“Spending the money on motorways is wasteful because it won’t solve the problems in the medium term. Most likely it will make them worse,” she said.
What are the RoNS?
The RoNS have been identified as the essential transportation routes nationwide. They are typically 4-lane highways, with 2-lanes of traffic flowing either way.
There are currently seven RoNS, only 2 of which have been completed: Tauranga’s Eastern Link toll road and Victoria Park Tunnel. Construction has begun on the remaining four RoNS: Ara Tūhono – Pūhoi to Wellsford; Western Ring Route including the Waterview Tunnel, Auckland; Waikato expressway from the Bombay Hills to Cambridge; Wellington Northern Corridor from the Airport to Levin and including Transmission Gully, and Christchurch Motorway connecting the CBD with the airport and the Port of Lyttelton.
Where does the funding come from?
RoNS are funded through The National Land Transport Fund. This fund is mostly made up of two sources of revenue: road user charges and the fuel excise tax. The former is paid by all diesel vehicle owners, whilst the latter taxes you every time you fill up with petrol at the pump.
The fuel excise tax currently makes up third of the price of fuel. The government has raised the fuel excise tax by nine cents a litre since 2012. The tax hike was used to increase the Land Transport Fund, which was announced by Transport Minister of the time, Gerry Brownlee.
The National party’s proposed 10 new highways will be funded through a combination of The National Land Transport Fund ($10.5 billion) and Public-Private Partnerships.
Existing RoNS performing poorly – but as expected
The RoNS have been heavily criticised for their low Benefit-cost-ratio (BCR).
Minister of Transport Simon Bridges said this year the benefit-cost ratio for the Warkworth to Wellsford part of the Ara Tuhono RoNs was as little as 0.25. This puts the project at a loss of 75c for every dollar.
Bridges also came under heat this year by the Green’s Transport Minister Julie-Anne Genter over failure to provide an updated BCR for the Auckland East-West link. A 2015 estimate put the BCR at 1.9. Although in this case the benefits do outweigh the costs, a BCR under 2 is still considered weak.
Public transport advocacy group, Greater Auckand, believed a number of the highways were built with the knowledge that the benefit to cost ratio was very low.
“Some of them were never expected to work well in the first place, a good example is the Tauranga link, there are only 5000 cars a day using it,” said Greater Auckland’s Lowrie.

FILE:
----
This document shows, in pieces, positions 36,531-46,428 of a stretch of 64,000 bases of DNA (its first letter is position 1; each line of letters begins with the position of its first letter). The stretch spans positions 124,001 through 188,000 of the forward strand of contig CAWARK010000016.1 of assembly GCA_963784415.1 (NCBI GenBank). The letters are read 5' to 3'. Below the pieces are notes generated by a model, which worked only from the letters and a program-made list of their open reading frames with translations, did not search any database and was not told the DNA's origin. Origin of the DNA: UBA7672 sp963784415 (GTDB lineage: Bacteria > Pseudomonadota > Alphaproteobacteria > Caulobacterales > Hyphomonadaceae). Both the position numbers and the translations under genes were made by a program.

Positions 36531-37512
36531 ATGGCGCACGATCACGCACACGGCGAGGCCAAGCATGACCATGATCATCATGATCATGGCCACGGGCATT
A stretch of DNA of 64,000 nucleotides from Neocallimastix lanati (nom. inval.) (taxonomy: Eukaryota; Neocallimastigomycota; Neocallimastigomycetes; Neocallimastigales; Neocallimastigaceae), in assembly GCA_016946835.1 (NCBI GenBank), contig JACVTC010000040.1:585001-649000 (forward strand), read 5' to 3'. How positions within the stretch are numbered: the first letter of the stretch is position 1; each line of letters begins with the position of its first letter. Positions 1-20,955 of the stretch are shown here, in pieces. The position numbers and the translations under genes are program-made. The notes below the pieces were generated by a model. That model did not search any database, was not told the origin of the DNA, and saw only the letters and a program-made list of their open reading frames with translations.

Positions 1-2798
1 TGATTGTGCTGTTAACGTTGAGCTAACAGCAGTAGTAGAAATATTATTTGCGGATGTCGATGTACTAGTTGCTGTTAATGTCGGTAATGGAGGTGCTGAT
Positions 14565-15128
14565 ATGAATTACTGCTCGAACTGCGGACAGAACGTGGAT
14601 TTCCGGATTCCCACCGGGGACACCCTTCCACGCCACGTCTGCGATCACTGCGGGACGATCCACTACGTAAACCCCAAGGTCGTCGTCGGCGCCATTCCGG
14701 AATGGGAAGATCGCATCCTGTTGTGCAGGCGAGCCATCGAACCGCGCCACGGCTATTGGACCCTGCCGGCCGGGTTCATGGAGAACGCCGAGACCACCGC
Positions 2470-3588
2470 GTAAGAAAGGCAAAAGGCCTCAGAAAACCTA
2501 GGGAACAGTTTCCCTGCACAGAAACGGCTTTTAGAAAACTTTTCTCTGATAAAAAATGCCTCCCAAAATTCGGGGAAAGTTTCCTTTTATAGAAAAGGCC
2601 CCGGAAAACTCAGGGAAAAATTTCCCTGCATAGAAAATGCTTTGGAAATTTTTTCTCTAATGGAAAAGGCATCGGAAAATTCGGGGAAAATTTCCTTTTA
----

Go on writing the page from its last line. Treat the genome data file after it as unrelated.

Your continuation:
Lowrie said that the business case put forward for the Wellsford to Whangarei link only had a BCR of between 0.3 – 0.5. The file has since been removed from the NZTA website.
“One of the problems we are seeing is an inconsistent argument. Where the business case has been done and shows that it doesn’t stack up, they just ignore it,” he said.
Whilst the economic performance of the RoNS are subject to contention, they have proven themselves in safety. To date, there have been no fatalities on any of the RoNS.
Industry reps weigh in
Many transport industry leaders at the 2017 Election Transport Forum welcomed National’s plan to build more motorways.
New Zealand Road Carriers’ Calven Bonney said the newly announced RoNS would provide much needed roading infrastructure.
“It’s very much needed. We’re struggling with road maintenance, mainly because of the weather,” Bonney said.
Many industry representatives believed a benefit-cost-ratio did not accurately reflect the economic benefits the RoNS presented.
However, representatives from both Road Transport Forum NZ and the Motor Industry Association were also confident that the existing RoNS met a BCR of at least one.
Road Transport CEO Ken Shirley was skeptical that the BCR methodology captured the full economic advantages of the RoNS.
“A good example is when they first proposed the Harbour Bridge in Auckland back in 1959. It didn’t meet one in cost benefit – in other words it wasn’t going to pay its way — well who would take away the Habour bridge today?”
“That is the problem with that tool, the measuring tool of benefit to cost ratio, because what wasn’t factored in the incredible growth along the foreshore because of the bridge.”